Mar 19, 2010

Differently Abled Mothers and Deadly Butter

Last night I went to my sons school to celebrate it's 40th
birthday. We're sitting at the beautifully decorated table eating the catered dinner when one of the moms who sees me opening a pat of butter warns me that it is very, very hard. The words are barely out of her mouth when the butter flies out of the package like a hockey puck and hits me smack on the tip of my nose. I'm still reeling with the force of the impact when it then bounces off my nose and flies onto the floor about 2 feet away. The people at the table (all strangers) couldn't even begin to pretend they didn't see this happen. It was clear to me that they were straining to be polite but simply could not control their impulse to explode with laughter. I was laughing so hard food would have come out of my nose had it not been swollen shut from the force of the direct hit. So much for making a good impression. As if that wasn't bad enough I then had to ask my son's teacher if I could write a bad check for the raffle tickets. Don't buy raffle tickets you say? Honey, this is a Catholic school. Not buying a raffle ticket borders on the sacrilegious. And oh, lets not forget the thought of paying $20.00 for dinner when all my son would eat was 1/2 of a dinner roll. Without butter. The good news was it was a magical night with families of other special kids who are the most joy-filled, tolerant , down to earth bunch you'd ever want to break bread with. Or break your nose with. The kids musical performance was so touching. The art work was simply beautiful. I am in utter amazement of both art and music teachers at this school. How do they get these kids with special challenges to create such masterpieces? How do they tap into the creative energy of a non-verbal or autistic child? How do they get a dyslexic, ADHD child to study Van Gogh or Dali? How is it that every child who leaves the school reads music? The best moment was when my son, who was playing percussion, suddenly left the stage area walks over to me and gives me a kiss. You could hear the audience ooooing and aaaahhing and one dad asking very loudly, "How come our kids never do that?" which brought more laughter. And so is life. You take the good with the bad and after a while you realize something. It's all good.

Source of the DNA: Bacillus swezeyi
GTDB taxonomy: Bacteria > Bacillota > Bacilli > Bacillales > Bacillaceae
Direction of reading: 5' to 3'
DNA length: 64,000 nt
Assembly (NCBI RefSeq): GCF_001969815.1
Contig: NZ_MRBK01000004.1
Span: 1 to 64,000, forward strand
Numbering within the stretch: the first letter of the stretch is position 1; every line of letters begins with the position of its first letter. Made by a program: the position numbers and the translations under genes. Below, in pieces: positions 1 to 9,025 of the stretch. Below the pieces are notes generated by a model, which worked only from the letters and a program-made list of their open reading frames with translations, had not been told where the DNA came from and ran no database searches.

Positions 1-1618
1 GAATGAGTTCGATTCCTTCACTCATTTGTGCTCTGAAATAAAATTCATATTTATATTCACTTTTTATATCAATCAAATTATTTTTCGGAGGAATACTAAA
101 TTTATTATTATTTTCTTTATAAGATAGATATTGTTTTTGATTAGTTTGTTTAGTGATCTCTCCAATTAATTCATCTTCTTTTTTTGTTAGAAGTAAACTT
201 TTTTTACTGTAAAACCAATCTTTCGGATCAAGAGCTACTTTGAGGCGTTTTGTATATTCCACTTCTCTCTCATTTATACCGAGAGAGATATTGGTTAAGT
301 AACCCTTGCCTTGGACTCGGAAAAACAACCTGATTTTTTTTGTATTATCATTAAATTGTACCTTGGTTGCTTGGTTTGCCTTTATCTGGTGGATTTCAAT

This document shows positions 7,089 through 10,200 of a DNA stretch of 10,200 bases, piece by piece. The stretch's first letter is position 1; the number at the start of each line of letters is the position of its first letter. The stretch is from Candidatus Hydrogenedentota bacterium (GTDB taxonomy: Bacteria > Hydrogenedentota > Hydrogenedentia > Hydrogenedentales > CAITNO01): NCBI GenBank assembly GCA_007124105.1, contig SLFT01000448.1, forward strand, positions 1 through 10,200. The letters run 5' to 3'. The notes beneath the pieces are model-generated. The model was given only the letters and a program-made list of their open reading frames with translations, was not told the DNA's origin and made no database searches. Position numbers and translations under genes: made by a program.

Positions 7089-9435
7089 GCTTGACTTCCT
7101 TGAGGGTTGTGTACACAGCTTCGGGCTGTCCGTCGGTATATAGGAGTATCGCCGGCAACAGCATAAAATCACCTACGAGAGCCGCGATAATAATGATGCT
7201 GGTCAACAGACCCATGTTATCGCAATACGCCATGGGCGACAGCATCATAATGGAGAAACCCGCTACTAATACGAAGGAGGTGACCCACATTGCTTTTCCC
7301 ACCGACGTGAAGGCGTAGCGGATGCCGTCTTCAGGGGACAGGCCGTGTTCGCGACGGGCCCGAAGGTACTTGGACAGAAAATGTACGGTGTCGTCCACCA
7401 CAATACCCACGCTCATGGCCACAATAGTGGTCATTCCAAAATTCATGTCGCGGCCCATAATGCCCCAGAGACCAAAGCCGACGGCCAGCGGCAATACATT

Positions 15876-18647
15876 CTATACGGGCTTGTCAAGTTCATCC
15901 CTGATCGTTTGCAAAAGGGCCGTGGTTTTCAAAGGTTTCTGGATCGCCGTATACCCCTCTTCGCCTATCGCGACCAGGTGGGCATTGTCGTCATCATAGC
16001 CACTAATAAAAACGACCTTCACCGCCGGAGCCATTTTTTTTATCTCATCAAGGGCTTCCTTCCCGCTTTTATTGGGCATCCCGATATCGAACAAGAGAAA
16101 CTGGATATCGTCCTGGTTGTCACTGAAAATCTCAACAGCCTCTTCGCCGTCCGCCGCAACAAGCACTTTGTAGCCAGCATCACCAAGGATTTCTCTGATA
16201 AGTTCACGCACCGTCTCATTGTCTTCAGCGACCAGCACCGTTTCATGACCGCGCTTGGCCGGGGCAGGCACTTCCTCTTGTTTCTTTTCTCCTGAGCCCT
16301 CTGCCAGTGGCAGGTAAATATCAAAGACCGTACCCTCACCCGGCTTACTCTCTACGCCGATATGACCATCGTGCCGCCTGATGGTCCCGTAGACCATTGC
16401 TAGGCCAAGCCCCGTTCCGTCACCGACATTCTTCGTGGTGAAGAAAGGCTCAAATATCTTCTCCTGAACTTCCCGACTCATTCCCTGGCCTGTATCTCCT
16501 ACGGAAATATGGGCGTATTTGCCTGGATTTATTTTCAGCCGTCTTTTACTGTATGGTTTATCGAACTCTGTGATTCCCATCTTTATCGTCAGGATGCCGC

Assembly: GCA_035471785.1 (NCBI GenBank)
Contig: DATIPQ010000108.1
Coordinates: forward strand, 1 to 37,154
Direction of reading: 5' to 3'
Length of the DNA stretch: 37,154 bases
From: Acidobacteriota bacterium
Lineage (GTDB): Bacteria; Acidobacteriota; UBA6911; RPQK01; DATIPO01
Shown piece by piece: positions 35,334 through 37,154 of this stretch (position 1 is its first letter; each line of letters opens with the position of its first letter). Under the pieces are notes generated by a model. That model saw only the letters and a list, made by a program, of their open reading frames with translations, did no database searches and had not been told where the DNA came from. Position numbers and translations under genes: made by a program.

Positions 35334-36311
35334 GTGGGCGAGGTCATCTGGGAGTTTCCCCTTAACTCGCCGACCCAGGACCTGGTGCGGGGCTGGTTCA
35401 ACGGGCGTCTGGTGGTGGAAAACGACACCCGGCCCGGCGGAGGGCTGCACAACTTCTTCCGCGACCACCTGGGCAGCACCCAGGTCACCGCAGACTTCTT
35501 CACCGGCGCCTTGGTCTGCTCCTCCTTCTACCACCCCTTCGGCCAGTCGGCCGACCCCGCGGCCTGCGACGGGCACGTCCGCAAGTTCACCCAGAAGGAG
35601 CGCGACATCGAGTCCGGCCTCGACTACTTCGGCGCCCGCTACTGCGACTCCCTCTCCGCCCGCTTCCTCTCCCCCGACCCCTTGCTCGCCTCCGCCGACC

1 comment:

Jennie said...

Can't. See. Screen. Crying. :)

(little man looks SHARP in his tie!)